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Study reveals that smoking increases abdominal fat

The concern about potential weight gain is often cited by smokers as a reason to avoid quitting. However, a new study led by the University of Copenhagen has recently found that both initiating smoking and prolonged smoking habits may lead to an increase in abdominal fat, particularly the dangerous kind known as visceral fat. 

This type of fat, nestled deep within the abdominal cavity, is associated with heightened risks of several severe health conditions, including heart disease, diabetes, stroke, and dementia.

Smoking and visceral fat

Although smokers typically weigh less than non-smokers, they paradoxically tend to accumulate more fat in the abdominal region, including an increase in visceral fat. 

This type of fat is insidious because it can accumulate significantly without visible signs, such as a protruding belly, yet significantly elevate the risk of critical health issues. The study provides compelling evidence that smoking may be a direct contributor to the accumulation of visceral fat.

Focus of the study

Utilizing a statistical method known as Mendelian randomization (MR), researchers from the NNF Center for Basic Metabolic Research at the University of Copenhagen sought to establish a causal link between smoking and an increase in abdominal fat. 

Mendelian randomization analyzes genetic information from various studies to explore the causal relationships between certain exposures (like smoking) and outcomes (such as increased abdominal fat). 

Smoking behaviors and body fat

The research combined multiple genetic findings from studies focusing on European ancestries that looked at smoking behaviors and body fat distribution indicators, like the waist-to-hip ratio and measurements of waist and hip circumferences. 

The scientists incorporated data from two large-scale European ancestry studies: one examining the impact of starting smoking on 1.2 million individuals and another analyzing over 450,000 lifetime smokers. 

The research on body fat distribution involved more than 600,000 participants, providing a robust dataset for these significant findings.

Potential influencing factors

The experts first identified genetic markers linked to smoking habits and body fat distribution. They then leveraged this genetic data to assess whether individuals with genetic predispositions to smoking exhibited different body fat distributions.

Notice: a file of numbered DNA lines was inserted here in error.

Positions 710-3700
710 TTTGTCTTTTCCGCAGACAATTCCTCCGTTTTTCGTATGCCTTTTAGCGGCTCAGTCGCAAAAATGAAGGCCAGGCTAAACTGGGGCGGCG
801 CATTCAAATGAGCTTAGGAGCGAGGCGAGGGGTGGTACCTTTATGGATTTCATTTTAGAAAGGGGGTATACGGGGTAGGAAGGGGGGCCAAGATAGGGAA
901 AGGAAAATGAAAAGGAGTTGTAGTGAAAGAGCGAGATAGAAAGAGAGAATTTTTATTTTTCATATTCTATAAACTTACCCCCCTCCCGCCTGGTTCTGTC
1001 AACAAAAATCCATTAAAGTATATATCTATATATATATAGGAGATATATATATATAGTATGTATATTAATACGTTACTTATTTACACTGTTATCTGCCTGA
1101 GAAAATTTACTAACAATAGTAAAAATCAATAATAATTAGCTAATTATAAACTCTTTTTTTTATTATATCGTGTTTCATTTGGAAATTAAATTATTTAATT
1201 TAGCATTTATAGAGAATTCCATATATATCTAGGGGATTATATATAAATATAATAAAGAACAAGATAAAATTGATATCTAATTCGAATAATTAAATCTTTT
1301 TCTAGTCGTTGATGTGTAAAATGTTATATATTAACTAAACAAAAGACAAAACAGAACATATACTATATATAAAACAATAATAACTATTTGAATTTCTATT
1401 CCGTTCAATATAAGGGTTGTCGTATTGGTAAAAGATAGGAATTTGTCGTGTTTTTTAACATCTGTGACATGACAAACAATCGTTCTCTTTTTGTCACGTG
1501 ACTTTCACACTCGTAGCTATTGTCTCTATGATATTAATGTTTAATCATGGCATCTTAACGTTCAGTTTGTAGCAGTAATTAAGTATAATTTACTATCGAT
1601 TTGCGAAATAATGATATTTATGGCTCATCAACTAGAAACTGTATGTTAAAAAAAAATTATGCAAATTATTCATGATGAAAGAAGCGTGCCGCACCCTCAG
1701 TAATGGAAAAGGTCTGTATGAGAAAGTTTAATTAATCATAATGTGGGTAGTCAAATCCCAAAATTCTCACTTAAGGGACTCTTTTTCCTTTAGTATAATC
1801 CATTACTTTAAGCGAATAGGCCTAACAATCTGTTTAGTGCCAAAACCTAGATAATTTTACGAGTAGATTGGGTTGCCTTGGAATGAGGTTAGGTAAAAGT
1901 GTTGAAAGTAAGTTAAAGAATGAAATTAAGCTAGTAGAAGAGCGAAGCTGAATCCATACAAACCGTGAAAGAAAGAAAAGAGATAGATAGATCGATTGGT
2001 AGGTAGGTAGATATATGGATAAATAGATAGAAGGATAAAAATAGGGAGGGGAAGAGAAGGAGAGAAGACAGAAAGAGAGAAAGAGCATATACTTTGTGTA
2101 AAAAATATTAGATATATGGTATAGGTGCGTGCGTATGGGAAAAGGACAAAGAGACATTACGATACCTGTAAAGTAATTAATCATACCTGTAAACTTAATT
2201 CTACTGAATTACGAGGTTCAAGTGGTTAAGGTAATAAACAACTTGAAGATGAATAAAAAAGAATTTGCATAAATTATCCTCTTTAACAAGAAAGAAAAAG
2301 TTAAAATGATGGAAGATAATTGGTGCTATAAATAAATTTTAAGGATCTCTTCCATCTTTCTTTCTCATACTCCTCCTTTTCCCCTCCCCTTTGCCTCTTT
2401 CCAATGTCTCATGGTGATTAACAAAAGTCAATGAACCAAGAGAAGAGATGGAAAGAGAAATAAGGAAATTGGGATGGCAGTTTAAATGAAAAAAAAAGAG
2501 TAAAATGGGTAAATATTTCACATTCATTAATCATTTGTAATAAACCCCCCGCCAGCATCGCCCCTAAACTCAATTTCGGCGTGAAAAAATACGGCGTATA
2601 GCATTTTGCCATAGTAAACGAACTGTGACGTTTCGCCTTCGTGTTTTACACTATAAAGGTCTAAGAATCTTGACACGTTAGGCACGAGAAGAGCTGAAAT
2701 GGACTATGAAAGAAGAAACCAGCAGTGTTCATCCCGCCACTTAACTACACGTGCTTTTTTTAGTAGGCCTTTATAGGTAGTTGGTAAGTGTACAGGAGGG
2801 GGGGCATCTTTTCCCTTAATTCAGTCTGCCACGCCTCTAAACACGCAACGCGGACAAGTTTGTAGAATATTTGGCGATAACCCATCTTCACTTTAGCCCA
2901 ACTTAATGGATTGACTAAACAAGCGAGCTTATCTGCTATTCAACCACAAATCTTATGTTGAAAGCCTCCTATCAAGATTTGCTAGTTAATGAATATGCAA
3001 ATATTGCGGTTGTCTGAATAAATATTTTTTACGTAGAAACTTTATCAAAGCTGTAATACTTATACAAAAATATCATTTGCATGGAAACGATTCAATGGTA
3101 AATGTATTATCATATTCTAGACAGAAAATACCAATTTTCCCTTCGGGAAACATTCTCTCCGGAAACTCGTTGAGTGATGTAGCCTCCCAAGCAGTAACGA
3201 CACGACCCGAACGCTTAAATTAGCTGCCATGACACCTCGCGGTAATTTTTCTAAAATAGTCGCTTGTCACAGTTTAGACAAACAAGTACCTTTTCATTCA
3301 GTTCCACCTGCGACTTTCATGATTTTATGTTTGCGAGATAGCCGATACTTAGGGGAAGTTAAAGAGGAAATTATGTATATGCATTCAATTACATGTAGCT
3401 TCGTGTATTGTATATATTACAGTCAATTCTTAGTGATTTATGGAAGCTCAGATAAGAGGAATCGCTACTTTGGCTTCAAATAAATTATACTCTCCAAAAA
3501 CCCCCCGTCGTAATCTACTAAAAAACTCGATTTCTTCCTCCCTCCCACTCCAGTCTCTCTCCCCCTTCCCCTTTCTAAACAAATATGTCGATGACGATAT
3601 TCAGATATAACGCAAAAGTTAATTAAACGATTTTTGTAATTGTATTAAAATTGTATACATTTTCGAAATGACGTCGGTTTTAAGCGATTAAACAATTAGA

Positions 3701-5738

Importantly, the experts adjusted for other potential influencing factors, such as alcohol intake or socioeconomic status, to isolate the impact of smoking on body fat distribution from other variables.

Dangerous belly fat

“This study found that starting to smoke and smoking over a lifetime might cause an increase in belly fat, as seen by measurements of waist-to-hip ratio,” said lead author Germán D. Carrasquilla, an epidemiologist at the University of Copenhagen. “In a further analysis, we also found that the type of fat that increases is more likely the visceral fat, rather than the fat just under the skin.”

“Previous studies have been prone to confounding, which happens when an independent variable affects the results. Because our study design uses genetic variations, it does a better job of reducing or controlling for those variables,” he added. 

“The influence of smoking on belly fat seems to happen regardless of other factors such as socioeconomic status, alcohol use, ADHD, or how much of a risk-taker someone is.”

Excess abdominal fat in smokers

According to the experts, from a public health point of view, these findings highlight the importance of large-scale efforts to prevent and reduce smoking in the general population, in order to help reduce abdominal visceral fat and the various chronic diseases that are related to it. Thus, reducing a major health risk in the population will, indirectly, reduce another major health risk.

The discovery that the excess abdominal fat in smokers is mainly visceral emerged from examining the relationship between DNA variants associated with smoking behaviors and abdominal fat and how these relate to different body fat compartments. 

The analysis revealed that these genetic factors have a stronger connection to increased visceral adipose tissue – the deep fat surrounding abdominal organs – rather than to the subcutaneous fat located just below the skin.

The study is published in the journal Addiction.


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